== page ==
America’s most hated cop? Recently fired Miami police chief Art Acevedo lands interim police chief job with Aurora PD


The editorial comments in this article are from a staff writer at Law Enforcement Today.

DENVER, CO – Getting fired from one job usually makes it difficult to find another job, especially of similar responsibilities. Yet, fired Miami Police Chief Art Acevedo has landed a spot as the interim police chief in Aurora, a diverse city just east of Denver.

Officers and paramedics with Aurora are currently facing criminal charges related to the 2019 death of a black man and as the department continues its search for the next police chief, Acevedo reached out to local officials and offered to serve as the interim chief.

Prior to his short stint in Miami, Acevedo was the chief of police in Austin and in Houston, Texas.

In the beginning of his time with Miami, the city’s mayor hailed him as the “Michael Jordan and Tom Brady” among police chiefs. But, it didn’t take too long for his true colors to show and he was fired.

Acevedo caused a lot of controversy when he decided to take over the internal affairs unit, which is the unit that investigates police misconduct and he made significant unwanted changes to his command staff.

After six months, he was fired from the job in Miami. In response, he later sued, claiming that is firing was in retaliation for speaking out against corruption and reporting abuses of power by other elected officials.

In addition to feuding with three city commissioners, officials said that Acevedo was fired because he lost the trust of some officers, offended community members by using the term “Cuban Mafia,” and failed to report damage to his city vehicle in a timely manner.

Following his termination, Acevedo sued the city and the three commissioners, claiming that they violated his First Amendment rights and retaliated against him after he uncovered alleged wrongdoing within the city government.

Acevedo’s lawsuit claims that Commissioners Joe Carollo, Alex Diaz de la Portilla, and Manolo Reyes targeted the former police chief because he wouldn’t let them use the Miami Police Department to “carry out their personal agendas and vendettas.”

After being fired, Acevedo worked as a CNN law enforcement analyst and adviser for a body camera analytics company. Next up? Interim police chief of a city in Colorado that is dealing with its own issues of alleged excessive use of force by police.

In April, Aurora fired their police chief while he was being investigated for the death of 23-year-old Elijah McClain, who was placed in a “chokehold” by an officer and was injected with a powerful sedative.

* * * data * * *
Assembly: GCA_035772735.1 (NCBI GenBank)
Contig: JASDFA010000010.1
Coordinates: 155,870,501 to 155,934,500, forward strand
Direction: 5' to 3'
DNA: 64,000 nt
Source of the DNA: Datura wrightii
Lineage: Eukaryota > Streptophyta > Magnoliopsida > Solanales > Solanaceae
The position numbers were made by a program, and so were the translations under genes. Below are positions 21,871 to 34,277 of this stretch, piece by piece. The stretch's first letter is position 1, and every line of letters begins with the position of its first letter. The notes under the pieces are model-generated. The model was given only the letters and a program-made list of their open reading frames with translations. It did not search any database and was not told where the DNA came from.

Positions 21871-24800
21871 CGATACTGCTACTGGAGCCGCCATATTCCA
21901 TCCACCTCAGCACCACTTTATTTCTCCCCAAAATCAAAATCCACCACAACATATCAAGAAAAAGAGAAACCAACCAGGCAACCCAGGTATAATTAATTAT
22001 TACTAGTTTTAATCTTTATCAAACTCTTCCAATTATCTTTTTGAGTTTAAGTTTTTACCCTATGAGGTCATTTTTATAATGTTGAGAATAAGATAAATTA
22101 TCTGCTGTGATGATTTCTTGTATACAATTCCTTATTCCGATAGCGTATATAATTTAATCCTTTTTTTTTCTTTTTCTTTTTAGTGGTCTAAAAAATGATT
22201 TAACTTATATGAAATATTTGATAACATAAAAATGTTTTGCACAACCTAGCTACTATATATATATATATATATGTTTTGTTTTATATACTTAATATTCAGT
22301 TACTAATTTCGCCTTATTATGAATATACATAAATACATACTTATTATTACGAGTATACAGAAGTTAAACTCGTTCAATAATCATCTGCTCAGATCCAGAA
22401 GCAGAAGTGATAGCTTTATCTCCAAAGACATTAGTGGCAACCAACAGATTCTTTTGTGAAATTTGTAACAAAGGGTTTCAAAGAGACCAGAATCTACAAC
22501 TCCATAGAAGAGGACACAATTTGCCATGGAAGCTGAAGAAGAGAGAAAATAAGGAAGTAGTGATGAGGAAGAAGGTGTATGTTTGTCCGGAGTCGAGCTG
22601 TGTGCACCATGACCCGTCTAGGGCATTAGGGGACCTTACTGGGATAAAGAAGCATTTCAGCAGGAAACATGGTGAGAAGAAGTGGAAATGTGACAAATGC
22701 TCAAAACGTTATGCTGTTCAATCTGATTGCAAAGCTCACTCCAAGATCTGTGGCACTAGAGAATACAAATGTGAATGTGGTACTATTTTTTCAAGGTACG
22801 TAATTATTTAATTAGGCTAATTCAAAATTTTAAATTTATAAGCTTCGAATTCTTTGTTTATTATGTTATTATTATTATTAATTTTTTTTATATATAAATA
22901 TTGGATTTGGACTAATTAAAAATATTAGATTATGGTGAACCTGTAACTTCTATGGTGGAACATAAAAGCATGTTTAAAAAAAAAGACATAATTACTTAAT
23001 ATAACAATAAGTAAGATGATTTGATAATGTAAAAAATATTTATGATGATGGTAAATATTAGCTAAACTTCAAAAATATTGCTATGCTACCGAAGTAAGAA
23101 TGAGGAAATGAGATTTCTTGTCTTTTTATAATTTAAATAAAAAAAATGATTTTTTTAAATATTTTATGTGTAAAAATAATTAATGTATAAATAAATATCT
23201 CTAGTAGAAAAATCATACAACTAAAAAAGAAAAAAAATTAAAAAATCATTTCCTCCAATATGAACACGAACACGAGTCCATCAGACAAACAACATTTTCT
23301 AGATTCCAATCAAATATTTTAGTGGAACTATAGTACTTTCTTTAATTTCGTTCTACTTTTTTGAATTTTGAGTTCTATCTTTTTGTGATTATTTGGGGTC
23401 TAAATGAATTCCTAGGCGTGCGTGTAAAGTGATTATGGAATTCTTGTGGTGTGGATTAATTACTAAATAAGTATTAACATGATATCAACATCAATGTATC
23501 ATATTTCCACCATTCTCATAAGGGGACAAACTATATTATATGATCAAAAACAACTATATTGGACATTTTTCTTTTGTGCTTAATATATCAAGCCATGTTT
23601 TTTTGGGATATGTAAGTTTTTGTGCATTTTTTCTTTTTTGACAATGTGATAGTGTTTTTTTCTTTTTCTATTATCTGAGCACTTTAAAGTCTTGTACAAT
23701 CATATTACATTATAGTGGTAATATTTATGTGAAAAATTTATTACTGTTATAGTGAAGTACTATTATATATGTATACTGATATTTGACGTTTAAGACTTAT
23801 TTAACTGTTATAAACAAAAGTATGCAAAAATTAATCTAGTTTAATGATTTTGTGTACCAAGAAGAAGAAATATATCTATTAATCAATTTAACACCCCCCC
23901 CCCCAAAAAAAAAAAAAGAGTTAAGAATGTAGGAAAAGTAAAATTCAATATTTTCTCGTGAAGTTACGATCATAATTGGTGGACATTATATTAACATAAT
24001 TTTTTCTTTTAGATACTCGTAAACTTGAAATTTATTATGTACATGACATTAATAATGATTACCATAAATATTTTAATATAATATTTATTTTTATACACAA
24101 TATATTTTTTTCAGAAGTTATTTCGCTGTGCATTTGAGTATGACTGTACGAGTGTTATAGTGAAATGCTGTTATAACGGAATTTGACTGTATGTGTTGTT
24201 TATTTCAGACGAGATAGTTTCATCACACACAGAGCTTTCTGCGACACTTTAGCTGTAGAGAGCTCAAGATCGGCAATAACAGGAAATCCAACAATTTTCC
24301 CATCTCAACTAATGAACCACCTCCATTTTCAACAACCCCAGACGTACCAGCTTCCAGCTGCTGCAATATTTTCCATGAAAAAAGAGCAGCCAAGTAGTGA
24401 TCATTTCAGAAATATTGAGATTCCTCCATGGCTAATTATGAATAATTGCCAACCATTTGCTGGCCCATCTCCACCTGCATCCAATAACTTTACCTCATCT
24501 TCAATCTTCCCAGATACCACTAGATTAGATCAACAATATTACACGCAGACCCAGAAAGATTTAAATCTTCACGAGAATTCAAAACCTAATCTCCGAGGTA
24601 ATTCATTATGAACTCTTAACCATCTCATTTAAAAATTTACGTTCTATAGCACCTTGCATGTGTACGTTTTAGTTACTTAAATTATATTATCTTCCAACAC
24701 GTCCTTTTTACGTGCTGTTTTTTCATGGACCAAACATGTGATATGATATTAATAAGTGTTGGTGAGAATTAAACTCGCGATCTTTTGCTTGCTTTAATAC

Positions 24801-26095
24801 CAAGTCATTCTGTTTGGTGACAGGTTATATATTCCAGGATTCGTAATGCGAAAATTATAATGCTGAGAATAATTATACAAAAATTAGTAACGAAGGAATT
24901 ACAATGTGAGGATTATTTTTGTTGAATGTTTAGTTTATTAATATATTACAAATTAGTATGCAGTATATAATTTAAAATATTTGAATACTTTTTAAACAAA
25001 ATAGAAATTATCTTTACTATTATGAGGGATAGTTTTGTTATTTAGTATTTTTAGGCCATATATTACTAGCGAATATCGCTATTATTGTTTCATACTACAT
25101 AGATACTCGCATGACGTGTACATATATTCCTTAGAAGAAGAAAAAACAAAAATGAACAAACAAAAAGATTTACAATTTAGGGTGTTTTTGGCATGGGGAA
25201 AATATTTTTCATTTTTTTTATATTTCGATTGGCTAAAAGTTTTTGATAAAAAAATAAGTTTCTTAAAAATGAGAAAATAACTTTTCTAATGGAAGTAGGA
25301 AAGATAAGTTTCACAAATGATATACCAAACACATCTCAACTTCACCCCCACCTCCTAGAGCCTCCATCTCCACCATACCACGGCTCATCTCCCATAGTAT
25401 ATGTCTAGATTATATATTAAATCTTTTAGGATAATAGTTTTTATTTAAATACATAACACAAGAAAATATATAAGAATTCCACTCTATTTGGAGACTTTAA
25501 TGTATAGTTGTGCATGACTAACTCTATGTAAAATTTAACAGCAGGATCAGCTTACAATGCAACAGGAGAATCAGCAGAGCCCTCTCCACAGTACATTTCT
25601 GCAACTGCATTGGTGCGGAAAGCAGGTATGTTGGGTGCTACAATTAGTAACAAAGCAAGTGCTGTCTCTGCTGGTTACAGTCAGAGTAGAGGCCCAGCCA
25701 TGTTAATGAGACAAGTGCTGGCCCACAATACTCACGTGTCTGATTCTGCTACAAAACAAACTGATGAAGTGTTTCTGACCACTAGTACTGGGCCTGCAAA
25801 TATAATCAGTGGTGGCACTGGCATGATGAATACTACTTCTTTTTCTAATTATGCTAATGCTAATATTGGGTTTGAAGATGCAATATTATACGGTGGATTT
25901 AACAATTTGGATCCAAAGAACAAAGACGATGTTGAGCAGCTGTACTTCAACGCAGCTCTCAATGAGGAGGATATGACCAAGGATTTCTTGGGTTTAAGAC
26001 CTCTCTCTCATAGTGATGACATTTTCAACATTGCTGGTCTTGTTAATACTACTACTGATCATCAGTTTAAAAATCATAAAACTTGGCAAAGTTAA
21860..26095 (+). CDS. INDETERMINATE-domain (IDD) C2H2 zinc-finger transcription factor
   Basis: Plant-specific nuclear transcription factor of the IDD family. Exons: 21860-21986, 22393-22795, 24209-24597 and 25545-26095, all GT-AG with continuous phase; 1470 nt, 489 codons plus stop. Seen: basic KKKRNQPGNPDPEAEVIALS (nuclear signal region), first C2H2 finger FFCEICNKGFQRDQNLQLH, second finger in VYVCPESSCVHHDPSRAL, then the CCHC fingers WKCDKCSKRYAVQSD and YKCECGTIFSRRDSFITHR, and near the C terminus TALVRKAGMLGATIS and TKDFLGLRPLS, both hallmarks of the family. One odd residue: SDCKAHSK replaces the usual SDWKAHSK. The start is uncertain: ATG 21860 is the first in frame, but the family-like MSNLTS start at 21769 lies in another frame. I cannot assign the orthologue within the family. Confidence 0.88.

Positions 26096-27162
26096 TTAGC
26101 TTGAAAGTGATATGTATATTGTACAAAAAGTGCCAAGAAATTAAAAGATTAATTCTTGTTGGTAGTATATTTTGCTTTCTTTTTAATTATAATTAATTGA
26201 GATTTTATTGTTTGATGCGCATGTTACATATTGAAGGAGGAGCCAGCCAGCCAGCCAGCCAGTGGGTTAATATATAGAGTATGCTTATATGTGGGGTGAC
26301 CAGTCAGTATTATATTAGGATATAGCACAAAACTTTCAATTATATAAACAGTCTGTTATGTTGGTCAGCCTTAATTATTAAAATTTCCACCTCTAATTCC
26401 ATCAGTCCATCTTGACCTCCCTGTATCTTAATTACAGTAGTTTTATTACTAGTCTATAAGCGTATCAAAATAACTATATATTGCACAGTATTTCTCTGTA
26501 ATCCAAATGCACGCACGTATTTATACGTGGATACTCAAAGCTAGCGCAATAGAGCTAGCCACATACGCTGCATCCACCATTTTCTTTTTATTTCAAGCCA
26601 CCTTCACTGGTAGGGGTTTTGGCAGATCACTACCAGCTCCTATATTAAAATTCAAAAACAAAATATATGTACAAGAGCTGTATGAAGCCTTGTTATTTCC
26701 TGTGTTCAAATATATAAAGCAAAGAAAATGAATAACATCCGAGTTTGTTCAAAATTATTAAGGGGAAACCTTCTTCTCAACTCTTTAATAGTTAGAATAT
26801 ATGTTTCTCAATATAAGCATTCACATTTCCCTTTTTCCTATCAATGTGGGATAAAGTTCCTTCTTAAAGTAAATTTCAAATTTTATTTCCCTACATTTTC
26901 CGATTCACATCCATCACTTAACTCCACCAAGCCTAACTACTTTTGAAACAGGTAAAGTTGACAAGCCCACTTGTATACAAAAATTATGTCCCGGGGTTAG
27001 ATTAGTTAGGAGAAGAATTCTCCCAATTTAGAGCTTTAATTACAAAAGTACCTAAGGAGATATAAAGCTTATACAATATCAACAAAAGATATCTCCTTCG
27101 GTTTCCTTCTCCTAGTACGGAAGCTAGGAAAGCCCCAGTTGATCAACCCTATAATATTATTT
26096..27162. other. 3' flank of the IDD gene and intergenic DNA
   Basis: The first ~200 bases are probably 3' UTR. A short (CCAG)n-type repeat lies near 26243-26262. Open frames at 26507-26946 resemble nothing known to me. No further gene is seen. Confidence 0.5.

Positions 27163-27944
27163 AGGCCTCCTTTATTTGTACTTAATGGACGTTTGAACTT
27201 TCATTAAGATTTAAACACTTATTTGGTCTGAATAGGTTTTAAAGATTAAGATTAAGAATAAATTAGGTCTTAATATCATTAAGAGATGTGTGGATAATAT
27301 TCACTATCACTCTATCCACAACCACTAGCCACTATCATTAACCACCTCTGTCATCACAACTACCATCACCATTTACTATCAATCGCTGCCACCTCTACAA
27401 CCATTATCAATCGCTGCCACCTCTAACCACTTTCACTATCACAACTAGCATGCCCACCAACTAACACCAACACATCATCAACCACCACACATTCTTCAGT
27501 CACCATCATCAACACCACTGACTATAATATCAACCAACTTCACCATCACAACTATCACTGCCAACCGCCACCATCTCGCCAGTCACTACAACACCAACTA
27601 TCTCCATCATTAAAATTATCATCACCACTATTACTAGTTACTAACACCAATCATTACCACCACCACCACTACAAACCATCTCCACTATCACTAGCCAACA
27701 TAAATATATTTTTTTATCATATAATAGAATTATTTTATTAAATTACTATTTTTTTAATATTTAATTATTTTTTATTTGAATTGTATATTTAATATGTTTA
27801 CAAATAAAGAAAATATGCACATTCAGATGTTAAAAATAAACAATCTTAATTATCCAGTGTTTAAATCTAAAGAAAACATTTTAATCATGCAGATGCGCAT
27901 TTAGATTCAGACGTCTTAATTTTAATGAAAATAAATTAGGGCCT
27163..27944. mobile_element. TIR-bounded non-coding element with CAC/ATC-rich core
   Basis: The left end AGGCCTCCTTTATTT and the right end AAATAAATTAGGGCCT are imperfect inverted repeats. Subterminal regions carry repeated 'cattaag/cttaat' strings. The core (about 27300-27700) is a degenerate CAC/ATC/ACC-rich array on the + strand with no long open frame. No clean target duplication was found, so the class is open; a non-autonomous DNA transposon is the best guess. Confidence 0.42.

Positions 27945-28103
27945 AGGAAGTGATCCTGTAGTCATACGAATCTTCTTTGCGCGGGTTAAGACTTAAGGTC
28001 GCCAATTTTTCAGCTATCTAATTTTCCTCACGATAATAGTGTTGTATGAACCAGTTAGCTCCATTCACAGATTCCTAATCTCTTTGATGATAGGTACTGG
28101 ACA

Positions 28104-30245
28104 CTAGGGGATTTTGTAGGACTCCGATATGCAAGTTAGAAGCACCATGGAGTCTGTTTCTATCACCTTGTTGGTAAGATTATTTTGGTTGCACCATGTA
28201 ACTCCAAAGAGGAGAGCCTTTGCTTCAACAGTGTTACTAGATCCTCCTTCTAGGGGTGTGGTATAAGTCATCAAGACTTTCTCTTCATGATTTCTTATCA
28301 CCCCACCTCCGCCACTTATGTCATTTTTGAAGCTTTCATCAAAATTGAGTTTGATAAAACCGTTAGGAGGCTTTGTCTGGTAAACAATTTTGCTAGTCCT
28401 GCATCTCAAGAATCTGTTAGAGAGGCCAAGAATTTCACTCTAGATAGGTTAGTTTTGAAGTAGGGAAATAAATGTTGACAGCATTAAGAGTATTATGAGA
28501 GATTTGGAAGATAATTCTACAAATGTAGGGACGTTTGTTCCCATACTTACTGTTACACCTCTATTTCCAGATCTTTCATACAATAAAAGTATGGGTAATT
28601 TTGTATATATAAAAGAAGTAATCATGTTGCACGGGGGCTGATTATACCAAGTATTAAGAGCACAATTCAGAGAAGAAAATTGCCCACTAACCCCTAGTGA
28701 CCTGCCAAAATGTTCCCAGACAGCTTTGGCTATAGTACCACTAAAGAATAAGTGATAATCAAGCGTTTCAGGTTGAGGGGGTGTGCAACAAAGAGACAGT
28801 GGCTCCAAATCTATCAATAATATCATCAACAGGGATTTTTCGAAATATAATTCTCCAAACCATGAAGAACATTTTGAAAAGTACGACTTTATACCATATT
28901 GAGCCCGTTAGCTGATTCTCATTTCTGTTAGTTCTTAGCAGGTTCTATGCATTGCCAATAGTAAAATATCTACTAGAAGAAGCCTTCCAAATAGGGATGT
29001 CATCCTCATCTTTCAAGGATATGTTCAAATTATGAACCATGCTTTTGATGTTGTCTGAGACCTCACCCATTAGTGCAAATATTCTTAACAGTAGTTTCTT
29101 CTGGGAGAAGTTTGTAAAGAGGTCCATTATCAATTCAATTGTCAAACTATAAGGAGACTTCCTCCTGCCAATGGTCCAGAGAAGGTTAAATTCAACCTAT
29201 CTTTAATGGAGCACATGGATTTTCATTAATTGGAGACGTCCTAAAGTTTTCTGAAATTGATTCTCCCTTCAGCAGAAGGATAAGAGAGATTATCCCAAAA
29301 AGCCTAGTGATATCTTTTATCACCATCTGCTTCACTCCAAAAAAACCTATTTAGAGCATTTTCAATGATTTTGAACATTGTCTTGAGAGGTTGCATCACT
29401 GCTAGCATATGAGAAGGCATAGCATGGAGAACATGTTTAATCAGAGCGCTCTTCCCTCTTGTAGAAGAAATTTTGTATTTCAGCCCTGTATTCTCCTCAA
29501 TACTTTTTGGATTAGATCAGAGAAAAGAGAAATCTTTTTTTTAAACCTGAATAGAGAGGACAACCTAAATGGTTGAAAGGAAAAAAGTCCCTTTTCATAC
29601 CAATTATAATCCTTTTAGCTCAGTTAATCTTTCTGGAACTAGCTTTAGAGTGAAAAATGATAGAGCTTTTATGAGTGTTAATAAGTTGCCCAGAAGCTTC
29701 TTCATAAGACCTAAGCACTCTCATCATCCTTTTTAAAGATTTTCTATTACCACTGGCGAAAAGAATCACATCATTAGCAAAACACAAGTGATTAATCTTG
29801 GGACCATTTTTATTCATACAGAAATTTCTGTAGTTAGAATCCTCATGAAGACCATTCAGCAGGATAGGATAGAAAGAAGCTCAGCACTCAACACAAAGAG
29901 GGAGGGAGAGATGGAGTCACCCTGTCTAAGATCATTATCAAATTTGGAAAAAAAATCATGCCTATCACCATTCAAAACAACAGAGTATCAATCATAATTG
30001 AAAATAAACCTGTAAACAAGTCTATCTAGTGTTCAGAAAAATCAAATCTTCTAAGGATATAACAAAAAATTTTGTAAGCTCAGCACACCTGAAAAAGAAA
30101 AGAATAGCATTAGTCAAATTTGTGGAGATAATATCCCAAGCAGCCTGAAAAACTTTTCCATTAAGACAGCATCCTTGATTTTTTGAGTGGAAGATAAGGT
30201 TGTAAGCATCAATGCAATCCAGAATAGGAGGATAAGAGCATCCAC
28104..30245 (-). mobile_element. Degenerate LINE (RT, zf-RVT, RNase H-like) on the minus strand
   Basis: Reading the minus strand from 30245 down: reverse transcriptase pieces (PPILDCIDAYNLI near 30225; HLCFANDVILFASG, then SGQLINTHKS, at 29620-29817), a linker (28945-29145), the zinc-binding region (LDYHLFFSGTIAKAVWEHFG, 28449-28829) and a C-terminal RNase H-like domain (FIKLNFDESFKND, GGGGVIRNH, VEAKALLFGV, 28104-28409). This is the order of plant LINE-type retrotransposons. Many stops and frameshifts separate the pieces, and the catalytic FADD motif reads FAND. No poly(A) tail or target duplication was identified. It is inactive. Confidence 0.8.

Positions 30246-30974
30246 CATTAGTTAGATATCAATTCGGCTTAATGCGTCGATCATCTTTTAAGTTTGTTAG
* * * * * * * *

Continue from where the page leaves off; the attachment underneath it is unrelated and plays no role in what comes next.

In an Aurora press release, Acevedo touted himself, stating that the city reminded him of Houston because both are diverse and culturally rich. He said:

“As a bilingual Cuban-American born in Cuba and raised in the United States, I am intimately familiar with the challenges faced by diverse communities like Aurora, and I applaud the city’s simultaneous efforts to combat crime and changes in the community implement public safety to better reflect the people it serves.”

As his time came to an abrupt end in Miami, city manager Art Noriega said at the time that Acevedo’s relationship with the department and community had deteriorated “beyond repair.” He added:

“Relationships between employers and employees come down to fit and leadership style and unfortunately, Chief Acevedo is not the right fit for this organization.”

Acevedo drew scrutiny during his time in Miami for moves like “accidentally” posing for a picture with a leader of the local Proud Boys branch and for the way he managed the police department.

He also reportedly lashed out at the city commissioners in a letter, saying that he would report three of five members to the FBI for alleged interference in the department.

The three commissioners are Cuban American and Acevedo allegedly compared them to Communist Cuba, which sparked severe backlash.

In his termination letter, Noriega accused Acevedo of losing the confidence of rank-and-file officers with behavior like firing employees without following department procedure and threatening discipline against those who did not get COVID-19 vaccinations.

The city of Aurora seems to think they are getting the greatest of all time with hiring Acevedo as interim police chief, as expressed by city spokesman Ryan Luby:

“We would certainly welcome someone of Art Acevedo’s caliber to lead the Aurora Police Department.”

Acevedo faced criticism from the Miami police union for his stance on police ethics and reform.

Prior to being fired, a recent poll of its members said that 79 percent voted that they do not have confidence in Acevedo after orchestrating a series of high-profile firings and suspensions. At the time, Sgt. Tommy Reyes, Miami FOP president, said:

“Our members are just tired, man. Myself included. The lack of fairness, equality, and justice that’s going on in the department is just sad. I feel like a dog being beaten over and over again.”

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